Have you ever wondered why it’s called a butterfly? The butterfly has captivated people for centuries with its beautiful colors and graceful movements.
With an estimated 20,000 to 30,000 species of butterflies around the world, their popularity is undeniable. In fact, they even have a scientific name of Lepidoptera, meaning ‘scaly wings’. But why is it called a butterfly?
To answer this question, let’s look back in history to see where the name originated.
Why is it Called a Butterfly?Do you ever wonder why this colorful, fluttering insect is so often referred to as a butterfly?
It is because of the unique shape of its wings, which look like a pair of upside-down wings of a large bird when they are open. The word butterfly first appeared in the English language in the early 16th century, and the origin of the word can be traced back to Old English. The roots of the word can be found in the Old English word butterfleoge, which is believed to be a combination of two Anglo-Saxon words—butter, meaning yellow, and fleoge, which means fly.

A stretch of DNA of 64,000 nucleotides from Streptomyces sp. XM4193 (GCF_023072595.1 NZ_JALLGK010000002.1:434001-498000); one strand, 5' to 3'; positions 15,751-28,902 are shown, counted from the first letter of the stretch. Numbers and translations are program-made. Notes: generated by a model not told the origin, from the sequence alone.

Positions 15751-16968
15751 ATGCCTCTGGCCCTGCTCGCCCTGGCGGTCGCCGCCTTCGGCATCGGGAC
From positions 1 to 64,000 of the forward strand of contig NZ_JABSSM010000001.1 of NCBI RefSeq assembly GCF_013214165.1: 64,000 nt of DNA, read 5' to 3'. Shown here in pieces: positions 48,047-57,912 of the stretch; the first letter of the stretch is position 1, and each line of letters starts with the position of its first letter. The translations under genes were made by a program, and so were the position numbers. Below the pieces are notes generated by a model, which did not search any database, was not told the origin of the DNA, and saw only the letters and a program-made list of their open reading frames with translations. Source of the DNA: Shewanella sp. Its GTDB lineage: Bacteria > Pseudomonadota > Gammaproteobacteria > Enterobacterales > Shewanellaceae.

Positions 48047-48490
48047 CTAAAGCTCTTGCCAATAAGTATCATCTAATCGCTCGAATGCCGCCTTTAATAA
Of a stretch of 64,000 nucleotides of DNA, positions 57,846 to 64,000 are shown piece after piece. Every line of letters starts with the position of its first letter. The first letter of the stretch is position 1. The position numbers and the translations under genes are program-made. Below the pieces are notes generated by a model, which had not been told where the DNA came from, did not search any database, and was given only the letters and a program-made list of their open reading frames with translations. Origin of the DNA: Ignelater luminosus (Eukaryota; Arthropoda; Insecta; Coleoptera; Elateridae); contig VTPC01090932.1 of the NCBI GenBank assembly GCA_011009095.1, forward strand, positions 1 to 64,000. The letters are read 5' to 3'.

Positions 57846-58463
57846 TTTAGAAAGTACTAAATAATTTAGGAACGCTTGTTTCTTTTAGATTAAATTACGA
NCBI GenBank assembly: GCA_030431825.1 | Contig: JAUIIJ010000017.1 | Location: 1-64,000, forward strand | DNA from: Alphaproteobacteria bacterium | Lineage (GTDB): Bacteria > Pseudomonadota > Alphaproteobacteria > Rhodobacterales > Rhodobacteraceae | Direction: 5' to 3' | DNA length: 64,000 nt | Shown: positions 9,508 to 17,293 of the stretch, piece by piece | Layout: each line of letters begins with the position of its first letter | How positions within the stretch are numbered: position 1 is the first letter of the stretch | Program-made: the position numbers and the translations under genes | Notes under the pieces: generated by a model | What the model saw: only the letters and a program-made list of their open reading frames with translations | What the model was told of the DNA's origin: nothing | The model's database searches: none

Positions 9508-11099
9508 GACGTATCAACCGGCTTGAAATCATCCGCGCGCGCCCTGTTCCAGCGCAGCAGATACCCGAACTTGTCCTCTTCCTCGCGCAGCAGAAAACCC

Butterfly SymbolismIn many cultures and religions, the butterfly is viewed as a symbol of transformation and rebirth. For example, in Mexico, the monarch butterfly has been venerated for centuries for its incredible journey from the United States to Mexico and back again.
The Aztecs believed that these migrating butterflies were the spirits of warriors and warriors’ wives who had died in battle. In China, butterflies symbolize good luck and joy, while in Buddhism, the butterfly often appears in mandalas as a symbol of rebirth and transformation. In Christianity, many interpretations of the butterfly story exist, with some believing it symbolizes resurrection, immortal life, and transformation.
Butterfly AnatomyAlthough they may appear delicate, butterflies are actually surprisingly strong creatures. They have an exoskeleton, which is a hard outer shell made of chitin, a tough protein material. Inside their shells, they have a muscle that helps them to open and close their wings and four sets of wings on each side of their body.
The wings have tiny scales that are closely spaced and create a tight, waterproof seal. This helps them stay afloat while they fly, with just a few drops of water weighing them down.